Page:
4. Where in your list of priorities is climate change? If it is a high priority, what would you do and how would you engage people from the other side of the political aisle to pass meaningful legislation, while being mindful of the impact on consumers and the economy?

  5. Is it possible to put the nation on a better track in terms of its trillion-dollar budget deficits, a record setting national debt and the resulting generational burden? How can it be done while also sustaining Medicare, Medicaid and Social Security?

But then what to my wondering eyes did appear:

Before sending these questions to the candidates we’d like to invite you, our readers, to join our editorial board process and let us know if there’s an issue you think is critical that we’ve missed.

If you like our questions, would you rephrase them in any way to make them sharper? Attached to the end of this editorial is a Google form for you to tell us and through us the candidates, what’s most important to you. We’ll collect your responses for a week and then send the questions out to all the candidates, including President Donald Trump, and publish their responses as soon as we receive them. When the candidates come in for their meetings with the editorial board we’ll dig deeper into these issues based on their responses. And we plan to livestream all our editorial board meetings with candidates from this point forward to increase community access.

Well, shoot. I've had questions in the back of my mind for literally years. And so here's what I proposed, off the top of my head:

Two questions:

(1) The Office of Management and Budget (https://www.whitehouse.gov/omb/historical-tables/ Table 1.2) says that in the most recent fiscal year, 2018, Federal Government receipts were 16.5% of Gross Domestic Product (GDP), and its outlays were 20.3% of GDP.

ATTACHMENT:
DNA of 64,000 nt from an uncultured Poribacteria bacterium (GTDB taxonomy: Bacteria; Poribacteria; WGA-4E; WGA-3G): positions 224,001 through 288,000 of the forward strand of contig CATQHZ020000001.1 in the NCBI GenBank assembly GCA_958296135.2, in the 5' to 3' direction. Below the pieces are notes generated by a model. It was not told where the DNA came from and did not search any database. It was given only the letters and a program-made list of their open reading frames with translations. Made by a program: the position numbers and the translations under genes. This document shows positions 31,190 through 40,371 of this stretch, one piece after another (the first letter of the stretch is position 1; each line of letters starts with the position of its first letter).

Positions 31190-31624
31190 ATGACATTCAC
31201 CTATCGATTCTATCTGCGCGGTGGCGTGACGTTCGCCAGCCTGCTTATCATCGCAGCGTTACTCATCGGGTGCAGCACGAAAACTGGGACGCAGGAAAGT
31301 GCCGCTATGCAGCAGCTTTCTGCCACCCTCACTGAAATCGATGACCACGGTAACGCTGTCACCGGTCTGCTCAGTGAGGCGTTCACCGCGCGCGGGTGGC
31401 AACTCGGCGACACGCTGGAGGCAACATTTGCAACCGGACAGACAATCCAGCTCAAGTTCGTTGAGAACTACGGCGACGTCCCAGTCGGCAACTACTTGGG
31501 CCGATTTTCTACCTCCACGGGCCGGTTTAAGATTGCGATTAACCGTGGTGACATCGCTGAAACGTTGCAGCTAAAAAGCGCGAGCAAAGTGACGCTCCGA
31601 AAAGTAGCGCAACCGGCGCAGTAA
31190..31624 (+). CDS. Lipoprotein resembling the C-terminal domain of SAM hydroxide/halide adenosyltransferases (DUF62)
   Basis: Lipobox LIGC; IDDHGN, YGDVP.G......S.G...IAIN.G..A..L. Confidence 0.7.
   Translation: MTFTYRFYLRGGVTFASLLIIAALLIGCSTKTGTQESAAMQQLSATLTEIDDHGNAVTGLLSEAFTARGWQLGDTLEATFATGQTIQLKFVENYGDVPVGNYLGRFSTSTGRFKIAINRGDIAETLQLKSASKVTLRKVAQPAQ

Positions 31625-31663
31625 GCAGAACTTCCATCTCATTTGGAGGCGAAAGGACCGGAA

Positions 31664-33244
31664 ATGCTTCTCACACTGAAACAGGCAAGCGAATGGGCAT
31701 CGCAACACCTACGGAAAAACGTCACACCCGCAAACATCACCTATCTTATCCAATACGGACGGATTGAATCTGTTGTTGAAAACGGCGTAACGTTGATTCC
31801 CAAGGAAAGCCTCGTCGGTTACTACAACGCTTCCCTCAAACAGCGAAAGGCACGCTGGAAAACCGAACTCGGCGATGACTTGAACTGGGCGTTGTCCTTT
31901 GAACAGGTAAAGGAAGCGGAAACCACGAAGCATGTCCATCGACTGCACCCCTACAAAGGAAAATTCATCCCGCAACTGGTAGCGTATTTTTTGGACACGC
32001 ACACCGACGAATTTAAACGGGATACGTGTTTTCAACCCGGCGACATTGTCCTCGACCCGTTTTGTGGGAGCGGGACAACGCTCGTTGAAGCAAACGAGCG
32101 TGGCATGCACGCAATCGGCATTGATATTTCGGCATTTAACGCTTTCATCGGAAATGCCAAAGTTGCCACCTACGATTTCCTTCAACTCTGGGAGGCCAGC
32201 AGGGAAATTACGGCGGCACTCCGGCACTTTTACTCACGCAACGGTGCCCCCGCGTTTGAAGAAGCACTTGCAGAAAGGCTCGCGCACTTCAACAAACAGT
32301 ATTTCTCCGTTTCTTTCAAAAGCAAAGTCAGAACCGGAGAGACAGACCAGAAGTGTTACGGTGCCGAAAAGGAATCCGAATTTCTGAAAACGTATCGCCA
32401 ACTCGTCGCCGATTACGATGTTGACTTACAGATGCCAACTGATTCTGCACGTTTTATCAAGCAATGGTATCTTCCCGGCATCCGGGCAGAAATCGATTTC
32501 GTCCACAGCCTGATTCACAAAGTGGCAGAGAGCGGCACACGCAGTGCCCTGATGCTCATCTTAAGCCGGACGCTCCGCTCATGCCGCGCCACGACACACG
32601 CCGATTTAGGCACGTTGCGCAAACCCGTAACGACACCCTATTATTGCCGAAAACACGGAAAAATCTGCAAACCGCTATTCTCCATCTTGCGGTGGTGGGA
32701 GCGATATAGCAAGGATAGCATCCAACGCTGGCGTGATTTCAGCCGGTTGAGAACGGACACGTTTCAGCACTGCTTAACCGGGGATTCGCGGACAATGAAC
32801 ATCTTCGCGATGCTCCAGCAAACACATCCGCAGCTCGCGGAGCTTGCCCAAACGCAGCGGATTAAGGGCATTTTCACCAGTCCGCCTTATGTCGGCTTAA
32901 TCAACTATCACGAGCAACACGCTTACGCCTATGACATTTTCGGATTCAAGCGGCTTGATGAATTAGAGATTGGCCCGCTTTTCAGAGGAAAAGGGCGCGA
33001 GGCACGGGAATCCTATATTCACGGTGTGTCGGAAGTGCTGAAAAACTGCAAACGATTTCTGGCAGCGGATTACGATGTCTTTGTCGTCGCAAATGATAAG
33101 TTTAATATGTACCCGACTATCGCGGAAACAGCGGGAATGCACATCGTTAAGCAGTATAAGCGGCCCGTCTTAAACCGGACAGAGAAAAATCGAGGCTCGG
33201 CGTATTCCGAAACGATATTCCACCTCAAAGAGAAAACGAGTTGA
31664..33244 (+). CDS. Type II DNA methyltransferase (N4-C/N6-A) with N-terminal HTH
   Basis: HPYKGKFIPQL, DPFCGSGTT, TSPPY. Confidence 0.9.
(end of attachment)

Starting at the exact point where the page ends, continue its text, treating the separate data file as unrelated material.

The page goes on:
Average receipts from 1946 to 2018 were 17.2% of GDP; average outlays were 19.4% of GDP.

What would your administration propose those numbers look like instead?

(2) A lot of candidates promise to make the "rich pay their fair share of taxes". The Tax Foundation (https://taxfoundation.org/summary-latest-federal-income-tax-data-2018-update/), summarizing IRS data, says the top 1% of income earners earned 19.7% of all reported adjusted gross income. They paid 37.3% of all Federal individual income tax receipts.

What would that percentage have to be for you to call it "fair"?

They only ask for the question; no names, e-mail addresses, phone, etc. So I don't know if my questions will actually make it to the candidates.

The Phony Campaign

2019-12-08 Update

The big odds-improver this week is Our President Donald J. Bone Spurs, whose winning probability improved by 3 percentage points.

Biggest loser: Pete Buttigieg, losing nearly 2 percentage points. And Senator Liz continues to droop among the oddsmakers. Will she rebound next week? Ever? Stay tuned.

And we say farewell, for now, to the plucky Andrew Yang who dipped ever-so-slightly below our 2% inclusion threshold. But maybe he'll be back at some point. I am not one to pigeonhole people by their genes, but our current lineup is pretty pale.

The Google seems to have decided that Mayor Pete is not that phony after all, and after a few weeks with a solid lead, he lost over 70% of his phony hits over the past seven days. And now POTUS is in front once again. (AKA, "His rightful place".)

Candidate WinProb Change
Donald Trump 44.8% +3.0% 1,970,000 -10,000
Pete Buttigieg 8.3% -1.8% 1,770,000 -4,350,000
Hillary Clinton 2.5% -0.2% 840,000 -52,000
Bernie Sanders 8.5% +0.7% 592,000 -71,000
Joe Biden 11.8% -0.2% 449,000 -7,000
Elizabeth Warren 7.3% -0.2% 288,000 -56,000
Michael Bloomberg 5.1% +0.2% 132,000 -26,000

Warning: Google result counts are bogus.

  • Hot Air excerpts a WaPo column by Marc A. Thiessen, who is honest about candidate dishonesty: Biden and Buttigieg say you can keep your health-care plan. They’re lying — just like Obama..

    Biden’s case for the public option uses almost the very same words that Obama used when he lied to the American people a decade earlier: “If you like your employer-based plan, you can keep it. If in fact you have private insurance, you can keep it,” he says. In a new ad, Buttigieg also channels his inner Obama, declaring “If you prefer a public plan like Medicare, like I think most Americans will, you can choose it. But if you prefer to keep your private insurance, you can.”